Printing Strain Wave Gears

We just wrapped up the Robotics Module Challenge portion of the Hackaday Prize, and if there’s one thing robots need to do, it’s move. This usually means some sort of motor, but you’ll probably want a gear system on there as well. Gotta have that torque, you know.

For his Hackaday Prize entry, [Johannes] is building a 3D printed Strain Wave Gear. A strain wave gear has a flexible middle piece that touches an outer gear rack when pushed by an oval central rotor. The difference in the number of teeth on the flexible collar and the outer rack determine the gear ratio.

This gear is almost entirely 3D printed, and the parts don’t need to be made of flexible filament or have weird support structures. It’s printed out of PETG, which [Johannes] says is slippery enough for a harmonic drive, and the NEMA 17 stepper is completely contained within the housing of the gear itself.

Printing a gear system is all well and good, but what do you do with it? As an experiment, [Johannes] slapped two of these motors together along with a strange, bone-like adapter to create a pan/tilt mount for a camera. Yes, if you don’t look at the weird pink and blue bone for a second, it’s just a DSLR on a tripod with a gimbal. The angular resolution of this setup is 0.03 degrees, so it should be possible to use this setup for astrophotography. Impressive, even if that particular implementation does look a little weird.

20 thoughts on “Printing Strain Wave Gears

        1. Are you sure this works on the free license? I’m a heavy Fusion 360 user, and most of the simulation and analysis features are pay-gated. And the generative design features being used here are limited to the super-mega-ultra edition ($1,535 per year).

          1. I just double checked with Autodesk:
            “There is no difference in functionality between a Startup subscription type and Fusion 360 Ultimate. In other words, you get all the features in Fusion 360 Ultimate with a Fusion 360 Startup subscription.”

        2. I just looked into it, and while the hobbyist/startup license is indeed for the Ultimate edition, the fancy new generative design tools are only available to paying customers. Apparently, this is because the feature does all its number crunching server-side, and compute time is expensive. Some of the simulation features are in the same boat.

  1. When working in semi conductor automation robotics with these type of gears they are very fragile. Harmonic gears are good at torque until they are not; one “skipped” tooth and they are done(broken). They must be treated like worm gears one side is the input and the other side is the output. But this is a good way to have precision movement (within 10th of a millimeter when put on an arm), and to have a compact reduction gearbox.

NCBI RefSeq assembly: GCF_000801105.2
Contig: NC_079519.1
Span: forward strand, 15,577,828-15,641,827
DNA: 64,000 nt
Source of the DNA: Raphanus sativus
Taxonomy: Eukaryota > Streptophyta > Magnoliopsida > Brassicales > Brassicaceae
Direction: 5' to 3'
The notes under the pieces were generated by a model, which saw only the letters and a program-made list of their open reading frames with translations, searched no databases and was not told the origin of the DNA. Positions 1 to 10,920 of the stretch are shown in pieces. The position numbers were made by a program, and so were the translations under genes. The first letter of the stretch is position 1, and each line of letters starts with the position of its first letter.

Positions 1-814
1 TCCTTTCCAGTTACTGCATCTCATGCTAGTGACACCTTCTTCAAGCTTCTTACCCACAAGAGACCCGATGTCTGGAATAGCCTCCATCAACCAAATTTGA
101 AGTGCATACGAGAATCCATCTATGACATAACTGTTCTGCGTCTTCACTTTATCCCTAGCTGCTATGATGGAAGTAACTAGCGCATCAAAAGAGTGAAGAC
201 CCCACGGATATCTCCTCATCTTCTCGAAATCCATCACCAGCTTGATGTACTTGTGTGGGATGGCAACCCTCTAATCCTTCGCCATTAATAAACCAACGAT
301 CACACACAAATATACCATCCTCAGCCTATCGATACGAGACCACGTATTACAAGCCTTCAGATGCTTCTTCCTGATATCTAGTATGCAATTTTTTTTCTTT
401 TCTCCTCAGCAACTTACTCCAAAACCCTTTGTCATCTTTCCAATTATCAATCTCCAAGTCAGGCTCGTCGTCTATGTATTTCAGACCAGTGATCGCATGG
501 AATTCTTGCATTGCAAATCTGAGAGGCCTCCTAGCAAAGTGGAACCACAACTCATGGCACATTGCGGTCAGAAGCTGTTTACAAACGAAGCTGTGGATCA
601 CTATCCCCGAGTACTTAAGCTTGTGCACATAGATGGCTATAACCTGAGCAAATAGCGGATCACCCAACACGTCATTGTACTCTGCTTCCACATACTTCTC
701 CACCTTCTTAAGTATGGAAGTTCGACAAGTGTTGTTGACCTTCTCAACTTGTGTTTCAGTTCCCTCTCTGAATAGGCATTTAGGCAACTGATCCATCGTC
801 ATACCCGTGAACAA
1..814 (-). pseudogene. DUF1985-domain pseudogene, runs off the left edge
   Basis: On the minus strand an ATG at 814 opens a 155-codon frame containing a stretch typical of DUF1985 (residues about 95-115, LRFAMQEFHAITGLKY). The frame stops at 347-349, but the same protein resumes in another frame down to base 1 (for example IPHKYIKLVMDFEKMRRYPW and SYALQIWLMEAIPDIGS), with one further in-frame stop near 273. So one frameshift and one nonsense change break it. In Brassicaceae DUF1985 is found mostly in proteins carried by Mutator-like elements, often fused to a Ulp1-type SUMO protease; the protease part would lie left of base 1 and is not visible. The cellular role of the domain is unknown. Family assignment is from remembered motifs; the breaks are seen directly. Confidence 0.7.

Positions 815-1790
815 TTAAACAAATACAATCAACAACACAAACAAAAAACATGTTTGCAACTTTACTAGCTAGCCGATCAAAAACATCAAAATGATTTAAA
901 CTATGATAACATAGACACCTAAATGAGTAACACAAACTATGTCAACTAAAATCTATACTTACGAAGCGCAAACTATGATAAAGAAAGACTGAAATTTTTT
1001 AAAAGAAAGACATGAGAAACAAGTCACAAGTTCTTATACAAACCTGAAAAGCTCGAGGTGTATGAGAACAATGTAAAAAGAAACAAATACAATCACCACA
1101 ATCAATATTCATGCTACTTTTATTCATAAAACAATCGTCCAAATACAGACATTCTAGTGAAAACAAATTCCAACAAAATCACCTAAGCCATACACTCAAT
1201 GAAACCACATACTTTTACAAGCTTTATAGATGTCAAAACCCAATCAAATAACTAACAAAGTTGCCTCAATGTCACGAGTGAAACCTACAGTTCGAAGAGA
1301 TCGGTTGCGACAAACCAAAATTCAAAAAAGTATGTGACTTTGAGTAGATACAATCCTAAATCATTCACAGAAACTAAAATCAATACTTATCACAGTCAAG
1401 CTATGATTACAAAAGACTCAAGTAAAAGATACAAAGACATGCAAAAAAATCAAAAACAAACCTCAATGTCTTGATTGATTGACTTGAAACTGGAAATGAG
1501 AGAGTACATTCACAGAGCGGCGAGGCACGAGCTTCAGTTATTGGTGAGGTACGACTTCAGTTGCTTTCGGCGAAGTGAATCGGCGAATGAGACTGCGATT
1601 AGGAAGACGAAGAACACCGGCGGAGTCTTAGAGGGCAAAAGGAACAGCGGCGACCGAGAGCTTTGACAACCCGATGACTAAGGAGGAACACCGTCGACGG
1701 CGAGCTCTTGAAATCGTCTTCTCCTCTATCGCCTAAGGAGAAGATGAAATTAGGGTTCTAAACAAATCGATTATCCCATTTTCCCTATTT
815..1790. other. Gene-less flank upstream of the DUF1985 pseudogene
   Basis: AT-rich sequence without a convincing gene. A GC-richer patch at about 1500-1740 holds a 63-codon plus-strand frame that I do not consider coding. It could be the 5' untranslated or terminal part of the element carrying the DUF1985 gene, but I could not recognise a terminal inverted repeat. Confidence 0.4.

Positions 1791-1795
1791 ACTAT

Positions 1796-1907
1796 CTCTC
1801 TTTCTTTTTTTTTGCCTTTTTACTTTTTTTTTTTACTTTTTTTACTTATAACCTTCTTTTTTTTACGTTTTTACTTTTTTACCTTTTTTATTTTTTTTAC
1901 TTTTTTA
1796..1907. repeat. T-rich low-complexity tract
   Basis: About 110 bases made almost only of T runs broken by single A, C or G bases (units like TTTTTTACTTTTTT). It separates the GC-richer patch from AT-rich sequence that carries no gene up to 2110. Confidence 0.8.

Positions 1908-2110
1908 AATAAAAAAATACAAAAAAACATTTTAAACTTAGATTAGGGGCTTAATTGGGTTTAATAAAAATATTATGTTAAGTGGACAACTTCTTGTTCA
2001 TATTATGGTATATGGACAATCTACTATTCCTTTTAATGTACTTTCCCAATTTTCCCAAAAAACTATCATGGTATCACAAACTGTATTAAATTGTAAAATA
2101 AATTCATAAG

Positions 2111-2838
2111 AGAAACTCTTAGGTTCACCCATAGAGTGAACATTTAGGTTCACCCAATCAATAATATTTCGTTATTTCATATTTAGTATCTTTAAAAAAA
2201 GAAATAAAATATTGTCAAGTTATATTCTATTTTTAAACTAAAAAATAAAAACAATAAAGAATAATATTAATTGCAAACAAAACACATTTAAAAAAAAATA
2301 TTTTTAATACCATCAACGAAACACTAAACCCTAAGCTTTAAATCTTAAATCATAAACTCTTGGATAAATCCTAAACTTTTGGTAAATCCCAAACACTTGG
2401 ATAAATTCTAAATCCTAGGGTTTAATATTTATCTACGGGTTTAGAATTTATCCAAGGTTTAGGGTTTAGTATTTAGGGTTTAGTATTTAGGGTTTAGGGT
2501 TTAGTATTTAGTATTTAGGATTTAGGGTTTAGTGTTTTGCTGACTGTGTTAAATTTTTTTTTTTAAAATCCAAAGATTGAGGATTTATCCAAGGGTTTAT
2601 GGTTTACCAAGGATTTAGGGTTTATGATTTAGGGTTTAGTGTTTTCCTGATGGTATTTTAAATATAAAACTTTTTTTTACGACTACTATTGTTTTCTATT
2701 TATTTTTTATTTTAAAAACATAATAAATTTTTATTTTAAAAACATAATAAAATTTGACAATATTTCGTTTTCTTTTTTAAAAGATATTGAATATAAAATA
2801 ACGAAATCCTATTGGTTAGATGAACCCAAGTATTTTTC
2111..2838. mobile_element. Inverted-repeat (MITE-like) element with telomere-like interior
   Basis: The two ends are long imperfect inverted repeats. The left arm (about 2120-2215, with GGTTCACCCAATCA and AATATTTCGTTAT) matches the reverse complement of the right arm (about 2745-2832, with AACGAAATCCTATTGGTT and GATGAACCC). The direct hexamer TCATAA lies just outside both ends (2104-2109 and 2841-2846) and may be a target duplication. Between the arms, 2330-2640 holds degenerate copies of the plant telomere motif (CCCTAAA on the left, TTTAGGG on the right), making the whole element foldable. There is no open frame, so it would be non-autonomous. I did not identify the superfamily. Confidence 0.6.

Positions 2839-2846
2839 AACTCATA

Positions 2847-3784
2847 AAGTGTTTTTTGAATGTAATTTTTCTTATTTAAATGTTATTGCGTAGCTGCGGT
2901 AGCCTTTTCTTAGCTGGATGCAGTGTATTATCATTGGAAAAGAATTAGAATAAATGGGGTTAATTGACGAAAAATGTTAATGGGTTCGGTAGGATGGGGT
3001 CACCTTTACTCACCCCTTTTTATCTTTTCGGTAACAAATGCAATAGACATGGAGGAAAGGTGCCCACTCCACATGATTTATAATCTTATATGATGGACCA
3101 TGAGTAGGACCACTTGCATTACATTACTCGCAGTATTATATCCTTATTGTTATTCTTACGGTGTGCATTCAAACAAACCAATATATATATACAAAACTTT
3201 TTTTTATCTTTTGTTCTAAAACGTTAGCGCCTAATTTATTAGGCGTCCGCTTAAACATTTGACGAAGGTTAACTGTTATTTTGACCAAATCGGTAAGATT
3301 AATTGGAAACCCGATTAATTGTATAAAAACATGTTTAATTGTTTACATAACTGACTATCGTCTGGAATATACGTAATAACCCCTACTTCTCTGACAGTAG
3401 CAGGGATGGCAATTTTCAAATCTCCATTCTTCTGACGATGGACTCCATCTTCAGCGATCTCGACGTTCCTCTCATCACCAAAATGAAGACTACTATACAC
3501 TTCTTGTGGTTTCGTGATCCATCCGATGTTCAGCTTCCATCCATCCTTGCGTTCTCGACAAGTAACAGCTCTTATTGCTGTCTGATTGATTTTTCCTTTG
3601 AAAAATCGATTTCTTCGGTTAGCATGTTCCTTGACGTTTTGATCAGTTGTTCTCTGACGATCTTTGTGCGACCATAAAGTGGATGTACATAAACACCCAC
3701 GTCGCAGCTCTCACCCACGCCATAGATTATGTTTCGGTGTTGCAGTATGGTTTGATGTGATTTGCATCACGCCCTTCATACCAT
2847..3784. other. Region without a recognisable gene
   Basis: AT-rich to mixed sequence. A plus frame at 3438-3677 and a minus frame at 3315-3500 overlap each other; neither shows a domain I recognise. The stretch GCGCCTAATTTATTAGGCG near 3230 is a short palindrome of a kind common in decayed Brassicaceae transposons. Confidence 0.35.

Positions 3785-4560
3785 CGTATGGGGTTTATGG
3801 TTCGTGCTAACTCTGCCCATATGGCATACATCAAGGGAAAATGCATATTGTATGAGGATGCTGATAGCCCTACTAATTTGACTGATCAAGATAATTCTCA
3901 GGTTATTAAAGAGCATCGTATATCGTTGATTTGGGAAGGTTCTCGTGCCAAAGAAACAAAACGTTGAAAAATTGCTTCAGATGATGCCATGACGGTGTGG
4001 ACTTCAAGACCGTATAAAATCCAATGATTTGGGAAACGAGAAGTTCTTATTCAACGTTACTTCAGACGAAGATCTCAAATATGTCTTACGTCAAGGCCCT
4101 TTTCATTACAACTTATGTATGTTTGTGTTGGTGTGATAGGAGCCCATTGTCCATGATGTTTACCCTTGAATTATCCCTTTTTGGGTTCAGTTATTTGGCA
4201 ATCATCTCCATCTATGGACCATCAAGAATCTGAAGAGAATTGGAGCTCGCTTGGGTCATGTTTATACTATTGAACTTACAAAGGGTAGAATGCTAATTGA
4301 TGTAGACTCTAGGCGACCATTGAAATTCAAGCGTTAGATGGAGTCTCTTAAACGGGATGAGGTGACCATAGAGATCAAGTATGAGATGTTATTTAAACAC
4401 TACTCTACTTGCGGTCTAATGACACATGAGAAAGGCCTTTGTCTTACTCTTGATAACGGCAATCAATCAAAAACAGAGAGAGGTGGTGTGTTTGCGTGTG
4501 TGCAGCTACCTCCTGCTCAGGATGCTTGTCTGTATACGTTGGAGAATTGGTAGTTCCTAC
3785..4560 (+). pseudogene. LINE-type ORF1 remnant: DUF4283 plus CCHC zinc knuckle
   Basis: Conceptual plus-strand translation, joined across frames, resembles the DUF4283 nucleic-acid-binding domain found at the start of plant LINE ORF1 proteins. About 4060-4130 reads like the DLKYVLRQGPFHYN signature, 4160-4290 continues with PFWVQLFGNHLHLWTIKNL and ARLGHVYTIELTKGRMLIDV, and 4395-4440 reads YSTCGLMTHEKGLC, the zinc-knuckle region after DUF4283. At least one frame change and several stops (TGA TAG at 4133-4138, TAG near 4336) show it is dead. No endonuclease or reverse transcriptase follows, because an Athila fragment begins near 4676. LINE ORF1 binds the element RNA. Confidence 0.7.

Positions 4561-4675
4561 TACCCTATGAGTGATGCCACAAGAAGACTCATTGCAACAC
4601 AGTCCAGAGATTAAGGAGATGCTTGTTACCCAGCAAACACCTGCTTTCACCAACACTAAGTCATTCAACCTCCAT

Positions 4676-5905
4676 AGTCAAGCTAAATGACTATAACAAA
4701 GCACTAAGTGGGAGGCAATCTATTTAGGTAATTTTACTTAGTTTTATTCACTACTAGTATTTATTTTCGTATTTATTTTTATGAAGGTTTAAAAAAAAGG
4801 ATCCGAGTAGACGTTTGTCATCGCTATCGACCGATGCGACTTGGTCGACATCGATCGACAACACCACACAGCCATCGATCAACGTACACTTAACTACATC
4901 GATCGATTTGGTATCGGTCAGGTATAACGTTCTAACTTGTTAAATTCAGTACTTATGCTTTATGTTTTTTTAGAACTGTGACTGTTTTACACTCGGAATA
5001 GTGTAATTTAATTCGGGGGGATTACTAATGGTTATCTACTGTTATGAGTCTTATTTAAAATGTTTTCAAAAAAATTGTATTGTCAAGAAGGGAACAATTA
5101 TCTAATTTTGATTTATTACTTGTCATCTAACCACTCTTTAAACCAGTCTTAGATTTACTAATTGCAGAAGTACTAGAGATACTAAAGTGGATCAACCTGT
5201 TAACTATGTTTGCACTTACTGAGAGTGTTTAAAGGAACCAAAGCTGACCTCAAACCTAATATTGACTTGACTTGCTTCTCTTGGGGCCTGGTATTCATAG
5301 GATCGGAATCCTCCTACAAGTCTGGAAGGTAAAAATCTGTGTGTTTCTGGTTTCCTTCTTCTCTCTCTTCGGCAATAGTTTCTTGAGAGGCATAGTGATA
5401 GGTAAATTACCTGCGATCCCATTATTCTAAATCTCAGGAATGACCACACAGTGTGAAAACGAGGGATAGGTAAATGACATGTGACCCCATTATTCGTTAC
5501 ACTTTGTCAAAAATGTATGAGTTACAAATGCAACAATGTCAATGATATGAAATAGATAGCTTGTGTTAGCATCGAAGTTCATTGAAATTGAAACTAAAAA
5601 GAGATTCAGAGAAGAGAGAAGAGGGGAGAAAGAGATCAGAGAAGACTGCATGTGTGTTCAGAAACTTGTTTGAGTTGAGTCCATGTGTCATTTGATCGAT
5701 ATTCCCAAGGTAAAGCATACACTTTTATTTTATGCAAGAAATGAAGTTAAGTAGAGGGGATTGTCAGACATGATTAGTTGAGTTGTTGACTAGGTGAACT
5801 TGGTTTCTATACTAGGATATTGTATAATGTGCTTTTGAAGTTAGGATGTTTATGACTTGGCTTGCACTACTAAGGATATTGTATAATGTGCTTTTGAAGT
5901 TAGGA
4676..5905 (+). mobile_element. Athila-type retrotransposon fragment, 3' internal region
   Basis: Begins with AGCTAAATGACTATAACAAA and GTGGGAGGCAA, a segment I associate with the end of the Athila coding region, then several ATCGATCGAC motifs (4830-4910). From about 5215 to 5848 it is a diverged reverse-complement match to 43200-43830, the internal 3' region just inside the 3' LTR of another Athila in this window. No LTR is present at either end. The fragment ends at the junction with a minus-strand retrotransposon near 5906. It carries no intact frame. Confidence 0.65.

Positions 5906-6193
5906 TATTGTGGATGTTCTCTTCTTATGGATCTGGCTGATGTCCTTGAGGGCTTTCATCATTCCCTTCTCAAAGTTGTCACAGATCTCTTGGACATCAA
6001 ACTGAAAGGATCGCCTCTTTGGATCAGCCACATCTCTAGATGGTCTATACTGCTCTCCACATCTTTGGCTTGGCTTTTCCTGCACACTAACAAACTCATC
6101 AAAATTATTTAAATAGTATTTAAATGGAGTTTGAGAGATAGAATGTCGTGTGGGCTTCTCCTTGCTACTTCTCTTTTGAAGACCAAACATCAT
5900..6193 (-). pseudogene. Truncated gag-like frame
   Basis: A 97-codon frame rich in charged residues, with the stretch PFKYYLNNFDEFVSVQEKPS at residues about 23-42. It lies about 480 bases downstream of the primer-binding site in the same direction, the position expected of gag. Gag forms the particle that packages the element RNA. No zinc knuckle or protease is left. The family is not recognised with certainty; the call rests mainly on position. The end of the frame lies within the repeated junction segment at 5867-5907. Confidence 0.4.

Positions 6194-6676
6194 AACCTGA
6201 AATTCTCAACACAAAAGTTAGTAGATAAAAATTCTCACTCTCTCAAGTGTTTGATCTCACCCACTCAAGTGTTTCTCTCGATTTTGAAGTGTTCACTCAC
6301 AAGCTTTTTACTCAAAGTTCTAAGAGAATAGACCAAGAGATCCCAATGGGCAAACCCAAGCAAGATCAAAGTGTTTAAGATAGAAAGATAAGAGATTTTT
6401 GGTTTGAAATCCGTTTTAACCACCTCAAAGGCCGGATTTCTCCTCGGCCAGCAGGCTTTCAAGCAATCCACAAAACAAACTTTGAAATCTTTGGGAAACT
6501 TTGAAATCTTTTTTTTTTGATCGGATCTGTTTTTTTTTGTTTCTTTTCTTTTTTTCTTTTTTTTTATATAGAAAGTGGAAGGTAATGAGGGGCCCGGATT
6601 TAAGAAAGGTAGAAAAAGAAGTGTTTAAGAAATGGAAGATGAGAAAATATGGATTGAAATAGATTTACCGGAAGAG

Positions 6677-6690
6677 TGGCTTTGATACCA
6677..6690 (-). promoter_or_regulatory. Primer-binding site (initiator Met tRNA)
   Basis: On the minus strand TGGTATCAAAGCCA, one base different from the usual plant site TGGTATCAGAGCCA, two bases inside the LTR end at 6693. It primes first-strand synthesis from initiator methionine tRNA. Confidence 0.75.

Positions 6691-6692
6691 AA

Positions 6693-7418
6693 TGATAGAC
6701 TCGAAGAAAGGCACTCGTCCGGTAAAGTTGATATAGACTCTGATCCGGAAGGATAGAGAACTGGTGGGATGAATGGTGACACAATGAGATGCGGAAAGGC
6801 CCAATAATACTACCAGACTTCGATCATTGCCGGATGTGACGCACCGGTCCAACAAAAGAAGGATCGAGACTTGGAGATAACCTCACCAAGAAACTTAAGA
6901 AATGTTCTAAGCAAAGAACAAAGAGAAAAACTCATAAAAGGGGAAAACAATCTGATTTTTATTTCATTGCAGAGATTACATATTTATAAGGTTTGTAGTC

1. Haven’t really experienced much problems with them to be honest (also in the semicon field). But yes, they are not back-driveable and the torque on the output shaft must not exceed the rated limit in any circumstance.

    1. …perhaps for very modest definitions of “astrophotography”

      As-built, it yields a 1.8 arcminute step size. With a wide angle lens that’s about a pixel, and with microstepping you could make the motion smooth enough so the blur and jiggle is not noticeable, but even microstepping is not going to improve the accuracy more than a factor of 4. Might be OK to track, say, the milky way and capture meteors.

      But with anything longer than about a 28 mm lens, the blur introduced by the step size — even with microstepping — yields blurs many pixels in size. Any decent SLR with a good lens (or a small telescope) can resolve better than 10 arcseconds, at least ten times better than this gear ratio can hope to do, even with microstepping. It needs another 60:1 stage for any tracking with a long lens.

    2. Angular resolution = precision. You also want accuracy. Depending on the stepper motor and the stepper controller those micro steps may be considerably “off”. One of the most common stepper motors, the Wantai Motor company 42byghw811, (there are four of them in my Velleman K8200 3d printer) has a step accuracy of 5%. This means that the steps can be off by as much as 5% of 1/200 of a revolution. If you are using 20 or more microsteps, the accuracy of each microstep may be off by as much or more than one of those microsteps. When you are trying to find a star, that accuracy is important.

      1. Remember that microstep are electrical microstep, not mecanical ones. Only 1/2 electrical microstep are really in line with 1/2 mecanical ones, below that torque slip occurs.

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